Lesbian and Gay Parenting Questions & Answers Column With Arlene Istar LevDear Ari

A column by Arlene (Ari) Istar Lev

My (Gay) Brother’s Keeper

Posted By on August 28, 2010

Dear Ari:

My brother is gay and has lived with the same man for 15 years. I have three kids, all girls who dearly love their uncle. My brother is especially close to my oldest. The other day my oldest, who is 11, asked, “Why does Uncle Scottie live with Uncle Tony?” I explained that sometimes people live together because they like each other and enjoy each others’ company. When would it be appropriate to explain my brother’s relationship? I wouldn’t want to do anything that would compromise my daughter’s relationship with her uncle. Thanks.
—Ryan W.

Dear Ryan:

It is encouraging to see heterosexual families grappling with issues related to the inclusion of their LGBT family members. Obviously, you care about your brother and have, in many ways, accepted his relationship and his partner into your extended family. As I am sure you know, LGBT siblings are often pushed out of their extended families, and their relationships with their nieces and nephews can be severely stymied.

It is not surprising that your daughter is beginning to ask about the nature of your brother’s family; at her age she would be very sensitive to the meaning of interpersonal relationships as she tries to understand the world around her. I am sure that her younger siblings are just as curious, although they may not yet have the language to formulate their questions.

I cannot help but wonder why you hesitated to simply say, “Uncle Scottie and Uncle Tony are partners—they are each other’s love, just like mommy and me.”

It’s important to examine why we struggle with naming the nature of the relationships (boyfriends, lovers, partners, spouses, husbands, etc.). What are the fears that arise, if we say words like love when thinking about gay couples and families? Explore carefully what your concerns are in telling your daughter about your brother’s family, and why you have not given her the language to understand the nature of their relationship, so that you are aware of your own internalized concerns. Our children can only name things once we give them the words.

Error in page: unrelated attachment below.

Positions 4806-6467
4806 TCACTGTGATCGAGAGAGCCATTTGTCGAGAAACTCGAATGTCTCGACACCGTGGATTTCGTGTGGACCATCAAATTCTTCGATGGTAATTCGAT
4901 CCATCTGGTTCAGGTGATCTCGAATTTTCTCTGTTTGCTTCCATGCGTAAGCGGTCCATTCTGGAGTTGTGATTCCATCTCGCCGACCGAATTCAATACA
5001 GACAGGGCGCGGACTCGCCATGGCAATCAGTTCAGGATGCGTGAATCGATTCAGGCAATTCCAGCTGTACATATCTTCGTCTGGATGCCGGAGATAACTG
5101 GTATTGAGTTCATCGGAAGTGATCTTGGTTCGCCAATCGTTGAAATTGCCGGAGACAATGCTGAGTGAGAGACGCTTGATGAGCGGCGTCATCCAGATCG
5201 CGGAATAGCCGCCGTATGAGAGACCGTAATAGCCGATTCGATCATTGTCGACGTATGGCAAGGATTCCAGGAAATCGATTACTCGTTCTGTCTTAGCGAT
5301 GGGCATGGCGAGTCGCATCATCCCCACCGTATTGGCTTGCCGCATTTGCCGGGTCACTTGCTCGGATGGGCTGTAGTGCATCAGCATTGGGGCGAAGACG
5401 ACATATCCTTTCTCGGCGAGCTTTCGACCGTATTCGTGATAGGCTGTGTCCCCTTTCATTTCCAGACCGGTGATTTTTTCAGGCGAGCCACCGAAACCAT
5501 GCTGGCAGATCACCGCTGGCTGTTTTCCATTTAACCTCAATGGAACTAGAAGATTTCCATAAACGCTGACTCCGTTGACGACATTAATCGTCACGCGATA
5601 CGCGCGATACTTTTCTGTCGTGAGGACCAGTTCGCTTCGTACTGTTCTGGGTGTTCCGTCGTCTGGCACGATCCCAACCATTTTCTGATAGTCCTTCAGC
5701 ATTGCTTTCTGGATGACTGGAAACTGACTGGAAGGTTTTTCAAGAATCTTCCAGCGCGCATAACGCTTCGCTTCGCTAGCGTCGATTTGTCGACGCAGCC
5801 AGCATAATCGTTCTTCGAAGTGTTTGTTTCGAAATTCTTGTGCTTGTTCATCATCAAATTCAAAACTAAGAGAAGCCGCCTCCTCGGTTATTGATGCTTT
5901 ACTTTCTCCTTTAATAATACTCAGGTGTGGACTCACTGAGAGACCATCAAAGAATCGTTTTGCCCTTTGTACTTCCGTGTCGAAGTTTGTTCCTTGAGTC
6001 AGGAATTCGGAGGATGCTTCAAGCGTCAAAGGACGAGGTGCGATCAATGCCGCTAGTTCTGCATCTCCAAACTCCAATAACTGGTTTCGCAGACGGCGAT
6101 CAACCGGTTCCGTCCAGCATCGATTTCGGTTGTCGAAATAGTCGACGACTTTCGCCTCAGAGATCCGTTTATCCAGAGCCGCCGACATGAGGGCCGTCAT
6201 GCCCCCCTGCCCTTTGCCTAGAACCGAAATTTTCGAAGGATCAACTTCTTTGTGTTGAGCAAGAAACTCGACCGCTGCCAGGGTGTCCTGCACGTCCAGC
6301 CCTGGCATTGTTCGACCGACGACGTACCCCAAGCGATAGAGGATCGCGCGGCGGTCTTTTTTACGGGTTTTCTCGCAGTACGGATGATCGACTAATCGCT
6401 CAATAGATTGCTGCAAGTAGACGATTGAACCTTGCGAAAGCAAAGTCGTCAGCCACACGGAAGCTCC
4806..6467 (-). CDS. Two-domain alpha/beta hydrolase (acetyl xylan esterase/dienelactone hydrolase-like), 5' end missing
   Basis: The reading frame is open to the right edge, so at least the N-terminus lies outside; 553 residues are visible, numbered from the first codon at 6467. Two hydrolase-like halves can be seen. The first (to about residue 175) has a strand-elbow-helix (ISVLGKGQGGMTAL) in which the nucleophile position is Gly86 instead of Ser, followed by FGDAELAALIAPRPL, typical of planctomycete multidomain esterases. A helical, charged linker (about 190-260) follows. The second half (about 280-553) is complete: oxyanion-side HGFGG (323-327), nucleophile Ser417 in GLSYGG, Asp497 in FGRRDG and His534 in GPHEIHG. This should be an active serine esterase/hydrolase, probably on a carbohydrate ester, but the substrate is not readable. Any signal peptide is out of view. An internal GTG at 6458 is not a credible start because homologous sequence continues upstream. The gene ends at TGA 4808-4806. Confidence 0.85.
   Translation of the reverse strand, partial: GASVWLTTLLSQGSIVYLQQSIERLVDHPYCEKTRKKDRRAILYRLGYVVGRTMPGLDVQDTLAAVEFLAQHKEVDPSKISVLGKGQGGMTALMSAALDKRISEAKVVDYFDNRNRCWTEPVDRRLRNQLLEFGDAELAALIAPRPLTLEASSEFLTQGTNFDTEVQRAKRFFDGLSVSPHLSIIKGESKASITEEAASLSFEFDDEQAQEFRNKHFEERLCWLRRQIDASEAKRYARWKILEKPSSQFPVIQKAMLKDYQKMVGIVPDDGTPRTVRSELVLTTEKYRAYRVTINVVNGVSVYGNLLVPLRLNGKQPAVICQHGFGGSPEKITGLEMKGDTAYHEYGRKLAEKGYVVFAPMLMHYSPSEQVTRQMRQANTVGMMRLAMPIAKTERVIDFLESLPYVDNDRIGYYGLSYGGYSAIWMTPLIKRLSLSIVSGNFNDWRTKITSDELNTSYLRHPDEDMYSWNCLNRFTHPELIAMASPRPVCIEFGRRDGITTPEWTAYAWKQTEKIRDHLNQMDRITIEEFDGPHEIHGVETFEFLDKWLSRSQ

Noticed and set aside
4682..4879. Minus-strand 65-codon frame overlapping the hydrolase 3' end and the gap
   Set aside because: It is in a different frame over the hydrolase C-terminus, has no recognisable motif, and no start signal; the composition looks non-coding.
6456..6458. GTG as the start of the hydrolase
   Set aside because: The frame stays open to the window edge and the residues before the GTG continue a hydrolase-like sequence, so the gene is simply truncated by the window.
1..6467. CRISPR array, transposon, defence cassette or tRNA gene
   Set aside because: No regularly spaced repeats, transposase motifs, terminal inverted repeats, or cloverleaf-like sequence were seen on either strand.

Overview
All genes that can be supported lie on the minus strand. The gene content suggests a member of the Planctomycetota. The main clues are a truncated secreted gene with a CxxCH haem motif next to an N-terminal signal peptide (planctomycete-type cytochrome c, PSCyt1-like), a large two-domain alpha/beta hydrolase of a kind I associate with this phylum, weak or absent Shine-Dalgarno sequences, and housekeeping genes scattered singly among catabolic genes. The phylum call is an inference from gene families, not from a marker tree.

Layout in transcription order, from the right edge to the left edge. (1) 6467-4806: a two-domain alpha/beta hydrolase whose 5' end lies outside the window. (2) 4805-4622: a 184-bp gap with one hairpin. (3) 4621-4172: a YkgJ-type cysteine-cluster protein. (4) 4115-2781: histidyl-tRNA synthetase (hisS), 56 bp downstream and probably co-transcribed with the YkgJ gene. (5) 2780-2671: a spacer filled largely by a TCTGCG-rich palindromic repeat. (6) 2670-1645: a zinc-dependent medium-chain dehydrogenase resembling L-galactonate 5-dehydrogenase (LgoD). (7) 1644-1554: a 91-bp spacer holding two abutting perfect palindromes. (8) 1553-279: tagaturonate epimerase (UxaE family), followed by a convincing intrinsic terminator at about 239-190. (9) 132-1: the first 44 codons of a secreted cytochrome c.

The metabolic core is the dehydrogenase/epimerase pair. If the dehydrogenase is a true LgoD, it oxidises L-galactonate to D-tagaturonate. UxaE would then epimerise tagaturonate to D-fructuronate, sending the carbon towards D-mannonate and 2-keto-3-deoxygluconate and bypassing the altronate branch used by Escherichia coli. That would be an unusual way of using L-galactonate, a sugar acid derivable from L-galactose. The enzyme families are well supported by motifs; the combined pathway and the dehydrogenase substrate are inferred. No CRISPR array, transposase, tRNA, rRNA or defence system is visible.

Despite the rhetoric of anti-gay politicians, our children are not born into the world with a pre-conceived notion of what is a “normal” family. Like children all over the world, living in different cultures, tribes, nations, and societies, they learn what is “right” and socially acceptable by witnessing the world around them. They may notice what is common, as well as what is unusual, but we, as parents are the ones who help them make sense of this in a non-judgmental way that respects human diversity.

The reason that your daughter asked the question is because she noticed that something was “different” about Uncle Scottie’s family, and needed to have that acknowledged as well as normalized.

Explain to your daughter that Uncle Scottie and Uncle Tony are a family, that they are partners who love each other and have decided to build a life together; this will give her a frame of understanding that relationship. She will be able to file it, so to speak, under the heading of “families,” “lovers,” “partners.” If she then comments, as she is likely to, asking whether this makes them gay, the answer should be a simple, “Yes.” The words, “gay” and “lesbian” are words that children these days hear around them often and although they may have heard it used in a derogatory way in the school yard, it should not be flinched away from in our responses.

If she has been exposed to homophobic ideologies, she may have many questions about homosexuality being a sickness or a sin, reflecting her concern for an uncle who she adores. Again, these questions can be answered directly, emphasizing the values and morals of your family, for example: “We believe that Uncle Scottie and Uncle Tony love each other and that love is always a good thing.” “We think being gay is a completely normal and healthy way to be, and many people do love, marry and settle down with members of their own sex.” Remember, you will be modeling your acceptance of gay relationships for them, and they are very sensitive to subtleties of your expressions, eye contact, and body language.

One way to avoid these awkward teaching moments, is to discuss these ideas with your children from a much younger age. Do not wait until they are 11 and able to formulate a question. From the time they are toddlers, explain that there are all kinds of families, that some people love men and some people love women. As they get older, you can explain to them more about prejudice and bias, and oppression regarding issues of sexual identity, as well as race and ethnicity, in the world around us. The only reason that knowledge of her uncles’ sexual orientation would “compromise her relationship with him” would be if she has internalized society’s homophobia. The best way to ensure that this does not happen is through your modeling of your acceptance of your brother and combating outside bias by educating her about diversity, oppression, and tolerance.